My first reaction to the service contract idea was the same as Don's - they are too complex for the benefit here.  I am also concerned that we'd have a proliferation of service contracts that were only implemented by one package.

However, I don't really like the suggestion to re-implement the offending page in dotlrn, either.  As Torben points out that's what we did for registration in e-commerce;  it has worked ok for the site it was done for but it has been a headache for others, including Torben, ever since. So I'd rather not go down that road if I can avoid it.  This particular change may warrant doing this, but I don't think we should be encouraging people to duplicate code as the official way to handle this situation.

I'm trying to come up with a better suggestion to offer but so far nothing is coming to mind, probably because I think checking to make sure that dotlrn is mounted (not just installed, since that doesn't imply that it's in use) is the simplest and cleanest way to handle this.  I'm still thinking about it but I wanted to add my thoughts so far to the discussion.

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Posted by Andrew Grumet on
I agree that SC's are costly.  But callbacks as an idea can be cheap.  Maybe part of the problem is the SC implementation.  We might consider a lighter-weight, nsv-based thing that maintains a list of procs to call, each added to the nsv by the appropriate package-init.tcl script, with the arglist handled either by convention or passed through global scope.  If lighter weight, I wouldn't have a problem with callbacks that were only hooked into once, because the abstraction would be well worth it.  Still thinking...
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Posted by Dave Bauer on
Which part of service contracts are costly? ACS service contract stores implementation details in the database, but it creates a Tcl command for each implementation on startup, so there isn't any database overhead to call a service contract while running.

If you want to use callbacks I don't see a need to create another mechanism to define them.

I think the issue is deciding if there are clear places where a callback makes sense. We don't want to end up with a callback for every function in the core.

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Posted by Andrew Grumet on
I was referring to cost of setting one up in the first place.  I seem to remember it required dozens of lines of plsql.
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Posted by Dave Bauer on
Andrew, Not anymore. A nice Tcl API to define service contracts was added for OpenACS 5. Still the trick is deciding what needs to be extenisble by service contracts.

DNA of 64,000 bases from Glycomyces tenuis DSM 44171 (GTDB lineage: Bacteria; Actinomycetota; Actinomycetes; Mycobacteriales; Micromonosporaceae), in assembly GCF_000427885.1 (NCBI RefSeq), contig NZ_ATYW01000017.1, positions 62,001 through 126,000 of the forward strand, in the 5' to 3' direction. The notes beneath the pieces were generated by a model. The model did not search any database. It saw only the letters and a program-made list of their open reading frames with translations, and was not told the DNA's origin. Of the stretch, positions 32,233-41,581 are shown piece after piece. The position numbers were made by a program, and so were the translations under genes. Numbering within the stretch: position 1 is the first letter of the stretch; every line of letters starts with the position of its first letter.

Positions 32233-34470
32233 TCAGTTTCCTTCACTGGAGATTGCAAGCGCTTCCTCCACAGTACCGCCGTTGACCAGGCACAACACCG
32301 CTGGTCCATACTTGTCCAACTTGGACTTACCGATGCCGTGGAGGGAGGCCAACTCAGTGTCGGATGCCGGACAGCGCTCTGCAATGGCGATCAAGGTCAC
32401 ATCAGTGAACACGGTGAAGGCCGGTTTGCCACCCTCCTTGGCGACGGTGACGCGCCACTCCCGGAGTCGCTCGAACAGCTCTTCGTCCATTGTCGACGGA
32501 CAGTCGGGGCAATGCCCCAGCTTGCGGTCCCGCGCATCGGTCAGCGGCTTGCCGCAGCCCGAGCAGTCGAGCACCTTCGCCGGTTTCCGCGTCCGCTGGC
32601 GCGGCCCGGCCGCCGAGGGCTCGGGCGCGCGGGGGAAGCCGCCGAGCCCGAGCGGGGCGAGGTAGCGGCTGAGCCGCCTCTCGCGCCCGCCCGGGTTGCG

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Posted by Jeff Davis on
Of course try and change a service contract and you will be in a world of pain. Now, changing contracts should be pretty rare but adding a method to an existing contract is not entirely farfetched and as it stands I don't see how it can be done other that by knowing a tremendous amount about the details of the internals of acs-service-contracts.

I am with Andrew on the "service contracts are too hard" page for an awful lot of things.

Taking service contracts out of the DB and making it all driven from contract definitions in Tcl would make that easier although you would still need to have a mechanism to bind different implementations for some things (like payment gateways where you want one of several available implementations to be used).

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Posted by Janine Ohmer on
Just to frame the discussion a bit, these are the sorts of issues we're talking about:

Currently there is one piece of code in core (I'm assuming that acs-authentication is part of core) which adds a new user to dotlrn if it's installed.  Then there is the code we're currently discussing, which removes a user from notifications and dotlrn.  And I've got another change to commit which makes sure that all class admins have admin rights on each uploaded file, which only applies to dotlrn.

There is also dotlrn-specific code in curriculum and survey, but I guess that's ok in non-core modules?

All three of these could be handled just like a pre/post-install APM callback, however those are implemented.  Is that what you had in mind, Andrew?  If so, what would the calling code (which would still have to be inserted into core code) look like?  I guess it has to look pretty generic or we will be right back to the situation Don objected to in the first place.

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Posted by Dave Bauer on
I think creating a new user (or adding them to a group, I am not sure of the exact behavior) is a place where there is a high probability of customization by an application, so a general solution here would pay off I think. Of course, removing a user would probably also need a callback (because they usually are not actually deleted, but would not recieve notifications etc.)

Janine,

Thank you for mentioning the APM callbacks. That sounds like the appropriate level of abstraction in this sort of case.

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Posted by Jeff Davis on
I like the idea of providing callbacks via a naming convention so have a proc like
callback namespace args